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Monday, September 9, 2013

Ancient Chinese Knotting

The knot. Often the first thing to come to a person's mind when they think of the word knot is the shoe lace that you can't undo, or the mess that your earphones can get in after being in your bag. This might be the case in this place and age, but in ancient China knots often had symbolic and traditional meanings. In Chinese the word “knot” literally meant the joining of two cords and not the general hard place in a string that our word means. Back it the day Chinese knotting reached a point of being an art form unto itself. These small pieces of art could be seen in paintings and statues from ages that we are unable to find the actual knots from. Even though there is evidence of knotting taking place for thousands of years before, the only knots that have survived the ages have been from the late Ching Dynasty and early Republican period. This is because of the erodible nature of the silk cords the traditional knots were made out of. These small art works in their time, could be found in clothing and adorning otherwise mundane items. In a way they were decorations for decorations, and could be found on wind chimes, lanterns, fan tassels, hairpins, and many other things.
True these knots often were just for decoration, but a lot of them also had symbols and meanings behind they shape and making. Some were made for longevity, happiness, and prosperity. Some others were Buddhist treasures, and could express blessings, best wishes and even as a sign of being in love with someone.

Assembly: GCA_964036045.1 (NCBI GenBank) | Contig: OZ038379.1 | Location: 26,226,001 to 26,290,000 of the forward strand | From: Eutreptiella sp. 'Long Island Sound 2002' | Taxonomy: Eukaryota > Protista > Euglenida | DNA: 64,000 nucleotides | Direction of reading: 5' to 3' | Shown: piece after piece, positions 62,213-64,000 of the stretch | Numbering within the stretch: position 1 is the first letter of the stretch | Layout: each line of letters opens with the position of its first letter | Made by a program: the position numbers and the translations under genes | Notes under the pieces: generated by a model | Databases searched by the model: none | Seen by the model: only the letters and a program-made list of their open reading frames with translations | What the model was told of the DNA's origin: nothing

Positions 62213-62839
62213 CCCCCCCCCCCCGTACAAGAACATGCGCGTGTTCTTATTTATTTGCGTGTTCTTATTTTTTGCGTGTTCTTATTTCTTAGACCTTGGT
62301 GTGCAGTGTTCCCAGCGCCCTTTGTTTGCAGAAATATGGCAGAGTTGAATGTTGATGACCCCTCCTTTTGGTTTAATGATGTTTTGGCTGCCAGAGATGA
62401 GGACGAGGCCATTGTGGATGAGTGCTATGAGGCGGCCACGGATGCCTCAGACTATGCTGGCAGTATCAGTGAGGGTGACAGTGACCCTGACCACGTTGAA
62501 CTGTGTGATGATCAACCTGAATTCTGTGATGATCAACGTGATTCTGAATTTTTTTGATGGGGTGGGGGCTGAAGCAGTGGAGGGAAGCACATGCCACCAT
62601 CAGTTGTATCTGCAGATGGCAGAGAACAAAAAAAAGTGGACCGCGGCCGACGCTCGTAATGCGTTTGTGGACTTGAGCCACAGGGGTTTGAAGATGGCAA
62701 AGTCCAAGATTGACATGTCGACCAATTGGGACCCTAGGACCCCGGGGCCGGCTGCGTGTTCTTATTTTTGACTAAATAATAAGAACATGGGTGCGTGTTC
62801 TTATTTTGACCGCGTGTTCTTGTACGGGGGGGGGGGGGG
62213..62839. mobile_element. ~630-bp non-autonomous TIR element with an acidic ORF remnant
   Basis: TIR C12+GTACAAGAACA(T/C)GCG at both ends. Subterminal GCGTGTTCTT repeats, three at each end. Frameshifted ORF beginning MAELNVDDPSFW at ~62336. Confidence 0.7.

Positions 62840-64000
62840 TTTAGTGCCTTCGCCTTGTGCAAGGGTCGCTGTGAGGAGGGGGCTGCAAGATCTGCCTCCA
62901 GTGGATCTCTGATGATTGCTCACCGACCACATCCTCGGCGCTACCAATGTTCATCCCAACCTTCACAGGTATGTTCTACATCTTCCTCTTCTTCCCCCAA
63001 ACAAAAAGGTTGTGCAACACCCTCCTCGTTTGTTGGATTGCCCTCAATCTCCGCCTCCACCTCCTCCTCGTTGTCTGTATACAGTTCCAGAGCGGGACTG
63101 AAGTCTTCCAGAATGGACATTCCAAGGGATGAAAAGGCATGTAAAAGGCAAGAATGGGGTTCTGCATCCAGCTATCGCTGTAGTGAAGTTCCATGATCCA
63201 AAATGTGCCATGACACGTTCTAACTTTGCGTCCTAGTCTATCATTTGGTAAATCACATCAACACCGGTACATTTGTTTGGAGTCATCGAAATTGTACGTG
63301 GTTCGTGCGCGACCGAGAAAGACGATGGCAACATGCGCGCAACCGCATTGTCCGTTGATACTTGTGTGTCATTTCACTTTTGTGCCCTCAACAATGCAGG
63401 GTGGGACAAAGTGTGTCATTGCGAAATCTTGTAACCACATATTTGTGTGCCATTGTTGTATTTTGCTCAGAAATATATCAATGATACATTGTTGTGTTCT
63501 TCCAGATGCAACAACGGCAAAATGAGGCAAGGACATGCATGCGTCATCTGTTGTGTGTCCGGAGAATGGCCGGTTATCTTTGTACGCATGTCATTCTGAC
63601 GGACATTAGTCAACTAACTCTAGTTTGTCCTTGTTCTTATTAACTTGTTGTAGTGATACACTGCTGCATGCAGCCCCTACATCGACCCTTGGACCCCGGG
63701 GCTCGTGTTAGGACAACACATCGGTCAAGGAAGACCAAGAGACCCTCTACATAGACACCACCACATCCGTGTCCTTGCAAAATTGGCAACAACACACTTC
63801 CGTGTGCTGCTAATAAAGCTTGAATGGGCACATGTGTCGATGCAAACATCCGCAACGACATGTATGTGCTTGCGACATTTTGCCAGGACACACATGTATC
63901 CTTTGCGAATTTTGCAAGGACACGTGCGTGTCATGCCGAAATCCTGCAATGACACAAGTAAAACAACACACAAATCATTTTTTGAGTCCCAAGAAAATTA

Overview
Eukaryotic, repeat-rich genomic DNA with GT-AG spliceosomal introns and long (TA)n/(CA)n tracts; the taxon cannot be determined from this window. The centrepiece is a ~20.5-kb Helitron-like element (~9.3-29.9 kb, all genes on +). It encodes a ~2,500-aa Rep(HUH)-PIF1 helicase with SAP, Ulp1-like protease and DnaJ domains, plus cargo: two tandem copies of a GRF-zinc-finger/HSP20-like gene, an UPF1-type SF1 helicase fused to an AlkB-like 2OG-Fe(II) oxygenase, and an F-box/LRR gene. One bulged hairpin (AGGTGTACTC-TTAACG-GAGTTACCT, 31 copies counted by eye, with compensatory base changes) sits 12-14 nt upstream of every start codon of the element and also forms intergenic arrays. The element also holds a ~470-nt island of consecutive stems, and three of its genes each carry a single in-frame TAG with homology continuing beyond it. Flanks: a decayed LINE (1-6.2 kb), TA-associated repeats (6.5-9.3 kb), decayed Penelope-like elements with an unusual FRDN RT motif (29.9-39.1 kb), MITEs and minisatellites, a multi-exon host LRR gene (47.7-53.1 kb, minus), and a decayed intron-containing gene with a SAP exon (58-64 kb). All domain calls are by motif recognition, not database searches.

As a few examples of these knots with meanings we have the double coin knot, which ancient merchants hung over their tents in the hopes of attracting wealth. Sometimes this knot also meant longevity when used in other places.
Another knot is the sauvastika knot. This one is actually a knot with Buddhist related meanings. Apparently it symbolizes buddha's heart; the power to overcome evil and favor the good.
Then there is the cross knot. This knot simply means the number ten. Finally we have the brocade ball knot which is synonymous with selecting a husband. If a maid is indecisive about who to “tie-the-knot” with she has only to throw this knot in the midst of the people who would have her, and whoever catches it wins.
That is just a few facts about this ancient and often overlooked art form. There is much more about the knots that isn't in this article so if you have found an interest in these beauties just look around the web and see what more you can find out about them that isn't written here.